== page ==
LSU Tigers and The New Orleans Saints: Expectations and Realties


It would seem that the South Louisiana football season is off to a good start. The New Orleans Saints, coming off  last year’s Super Bowl Championship are 2-0, with wins over two solid, yet flawed, football teams. The LSU Tigers are experiencing success too it would seem. Having played three decent teams, and won all three games, two in decisive fashion. However, despite this success, my guess is that if you were to gauge fan perception of the start to the two seasons, you’d have some pretty nervous bases.

Regarding the Saints, it’s pretty easy to see why there’s some wondering on behalf of the Who Dat nation. The Saints have looked mortal on offense in their first two games, averaging just 19.5 points a contest, albeit against to very sold defenses. Thus far, there just hasn’t been that explosion from the Black and Gold, and for a group of fans that are used to seeing the score board lit up, it’s an adjustment.

As for LSU, the problems run a little deeper. Most Tiger fans believe that the team’s problems on offense could be an ominous sign of trouble as the schedule gets rougher. As a matter of fact, that trouble could begin as early as Saturday, when the West Virginia Mountaineers make their way into Tiger Stadium. Against a team as potent as WVU, LSU will have to find more of an offensive punch, if for no other reason than to keep WVU off of the field. Thus far this season, that offensive punch has not been there. The boys have played hard, but erratically. The big plays have been few and far between, and there seems to be a major waste of talent happening when you look at what LSU has personnel wise, versus what they are producing on the stat sheets.

Fans of both teams have specific expectations that are contrasted by some very specific realities. In the case of The Saints, most fans aren’t still quite over the sight of seeing the Lombardi trophy raised, and practically passed around the entire Gulf Coast region. They see a relatively young, super elite Quarterback, paired with visionary coach and a defense that consistently plays insanely inspired high risk, high reward football. What the current Saints fan sees is a shot at longevity. This is the chance to permanently reverse 40 years of mediocrity. It’s a chance to stay on top for a while, to create something that has never existed in New Orleans Saints football; a culture of winning. This opportunity is met with trepidation, a cautionary instinct that exists inside of all Saints fans warning them not to get their hopes too far up, because the ceiling is going to cave in. For that reason, the team NEEDS to stay competitive, and CAN NOT fall back to the pack. So what looks like just a slow offensive start to most observes, can look like the sky is falling to some Saints fans.

With LSU, it’s a little different, a little more intense, and a lot more complicated. The Tigers DO have tradition, but most would argue it’s not what it should be. Let’s go back two decades to the nineties. What do players like Warrick Dunn, Marshall Faulk, Kordell Stewart, Travis Minor, Major Applewhite, Peyton Manning, Ed Reed and Reggie Wayne have in common besides thier standout college careers? They are ALL native Louisianans and NONE of them attended LSU. Not coincidentally, LSU was in a downturn for most of that decade. Louisiana is a football mecca. Per capita, the state puts more people in the NFL than any other state in the union. With one flagship school, LSU should be competitive year in and year out and every Tiger fan knows it. If the program is down, the fans begin to think one of two things, either the program isn’t trying hard enough, or they’re stupid. Last decade LSU managed to get most of the talent here to stay home. If you look at the league now, Craig Davis, Early Doucet, Bradie James, Jacob Hester, Glenn Dorsey, Laron Landry, and Marcus Spears are all from Louisiana and all attended LSU. This, more than anything, more than that defensive genius who now wears crimson, is why those two trophies are in the case. Sure, credit Saban for keeping guys in state, but those players, the ones from schools like John Curtis, Catholic High and West Monroe are the ones that keep LSU relevant. All they truly need is competent caretakers, and enough polish in the AD’s office to keep the Purple and Gold shinning.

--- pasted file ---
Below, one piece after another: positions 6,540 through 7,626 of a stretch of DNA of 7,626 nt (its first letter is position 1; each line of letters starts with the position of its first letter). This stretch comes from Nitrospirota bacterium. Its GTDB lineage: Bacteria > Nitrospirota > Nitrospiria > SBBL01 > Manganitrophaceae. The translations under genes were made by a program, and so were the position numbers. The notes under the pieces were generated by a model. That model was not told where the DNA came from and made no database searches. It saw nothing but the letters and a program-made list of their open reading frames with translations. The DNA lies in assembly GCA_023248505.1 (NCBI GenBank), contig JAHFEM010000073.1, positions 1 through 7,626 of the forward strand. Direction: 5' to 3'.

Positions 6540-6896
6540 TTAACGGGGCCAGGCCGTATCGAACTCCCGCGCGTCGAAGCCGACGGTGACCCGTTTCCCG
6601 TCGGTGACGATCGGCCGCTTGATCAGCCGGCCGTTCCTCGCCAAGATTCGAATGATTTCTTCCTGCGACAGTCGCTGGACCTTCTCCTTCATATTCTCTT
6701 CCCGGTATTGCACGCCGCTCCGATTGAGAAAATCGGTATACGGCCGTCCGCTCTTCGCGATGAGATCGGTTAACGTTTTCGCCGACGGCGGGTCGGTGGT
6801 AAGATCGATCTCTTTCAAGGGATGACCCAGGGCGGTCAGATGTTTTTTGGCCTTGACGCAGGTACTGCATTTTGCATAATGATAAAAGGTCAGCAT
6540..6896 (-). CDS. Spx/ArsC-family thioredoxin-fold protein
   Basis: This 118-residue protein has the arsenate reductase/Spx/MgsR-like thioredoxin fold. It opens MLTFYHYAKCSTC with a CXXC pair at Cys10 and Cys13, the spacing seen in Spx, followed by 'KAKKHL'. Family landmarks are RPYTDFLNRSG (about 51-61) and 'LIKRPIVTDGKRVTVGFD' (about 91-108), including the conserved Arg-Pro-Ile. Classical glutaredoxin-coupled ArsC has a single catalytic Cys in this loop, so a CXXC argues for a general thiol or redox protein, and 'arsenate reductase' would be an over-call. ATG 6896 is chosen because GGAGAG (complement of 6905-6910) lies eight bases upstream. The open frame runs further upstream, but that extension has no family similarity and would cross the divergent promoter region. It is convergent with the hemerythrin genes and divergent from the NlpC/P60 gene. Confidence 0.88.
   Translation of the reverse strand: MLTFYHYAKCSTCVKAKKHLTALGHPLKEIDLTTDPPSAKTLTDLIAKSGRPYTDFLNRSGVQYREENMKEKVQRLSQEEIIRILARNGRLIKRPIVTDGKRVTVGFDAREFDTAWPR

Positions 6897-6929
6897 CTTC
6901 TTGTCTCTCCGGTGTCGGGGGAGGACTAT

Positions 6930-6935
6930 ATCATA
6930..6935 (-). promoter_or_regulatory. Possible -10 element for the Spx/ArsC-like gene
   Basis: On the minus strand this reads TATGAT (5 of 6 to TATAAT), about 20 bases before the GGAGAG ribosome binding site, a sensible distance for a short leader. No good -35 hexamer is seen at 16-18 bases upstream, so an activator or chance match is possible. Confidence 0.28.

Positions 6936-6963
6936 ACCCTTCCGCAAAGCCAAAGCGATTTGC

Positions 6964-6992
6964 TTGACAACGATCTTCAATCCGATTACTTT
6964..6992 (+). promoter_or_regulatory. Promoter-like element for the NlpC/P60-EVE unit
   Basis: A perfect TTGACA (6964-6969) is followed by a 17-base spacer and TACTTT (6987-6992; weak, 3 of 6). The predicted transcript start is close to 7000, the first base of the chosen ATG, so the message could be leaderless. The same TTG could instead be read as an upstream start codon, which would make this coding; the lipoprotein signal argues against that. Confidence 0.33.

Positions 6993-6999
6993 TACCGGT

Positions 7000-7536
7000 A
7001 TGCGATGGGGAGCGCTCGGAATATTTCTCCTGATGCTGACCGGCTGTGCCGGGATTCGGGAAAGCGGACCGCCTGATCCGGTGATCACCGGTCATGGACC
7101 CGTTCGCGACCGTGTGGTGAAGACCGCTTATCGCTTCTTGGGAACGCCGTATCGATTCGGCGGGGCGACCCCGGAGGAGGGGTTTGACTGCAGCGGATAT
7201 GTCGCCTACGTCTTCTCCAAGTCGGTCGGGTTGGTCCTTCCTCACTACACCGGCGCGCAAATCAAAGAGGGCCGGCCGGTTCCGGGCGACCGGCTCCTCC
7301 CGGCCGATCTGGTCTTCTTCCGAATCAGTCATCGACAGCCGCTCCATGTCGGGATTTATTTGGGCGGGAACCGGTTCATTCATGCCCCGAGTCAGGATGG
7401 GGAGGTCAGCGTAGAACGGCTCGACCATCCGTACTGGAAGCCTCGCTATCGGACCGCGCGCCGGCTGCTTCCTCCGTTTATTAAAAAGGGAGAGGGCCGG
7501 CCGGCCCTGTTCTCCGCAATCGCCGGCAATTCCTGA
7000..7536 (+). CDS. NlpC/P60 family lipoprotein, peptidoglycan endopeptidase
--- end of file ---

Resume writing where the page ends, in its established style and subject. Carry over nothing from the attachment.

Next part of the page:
The realities for both squads are simple; there is no ceiling on what either can do, but each team has to find that spark. The Saints will, that much is for sure. There’s simply too much firepower and expertise on the offensive side of the ball for that unit to continue to put up pedestrian numbers. Whether or not they get back to the Super Bowl is too tough to forecast, but the makeup of the team suggests that they definitely can. They walk and talk like the champions they are, and they totally believe in the scheme and mettle of their head coach. The Saints will be there. That culture has been changed.

For LSU, that spark might me harder to find. The squad is flush with as much talent as any in the nation, but for some reason, that same amount of belief doesn’t seem to be there. Right now, the team doesn’t move with that snap, or walk with that championship swag, at least on offense. The defense plays like a bunch of crazed maniacs looking to devour whatever entity has the ball. They play with the desire and intensity of champions. The light is on with them. On O, coordinator Gary Crowton is still looking for the switch. Sloppy routes, poor passing precision and bad protection plague the offense right now, and for that to change the team has to start believing in the scheme and in the staff running it. If they ever do, if they wake up, if LSU ever puts this thing together as an entire unit, they could be a real force. This Saturday will be a big moment to see if they get it.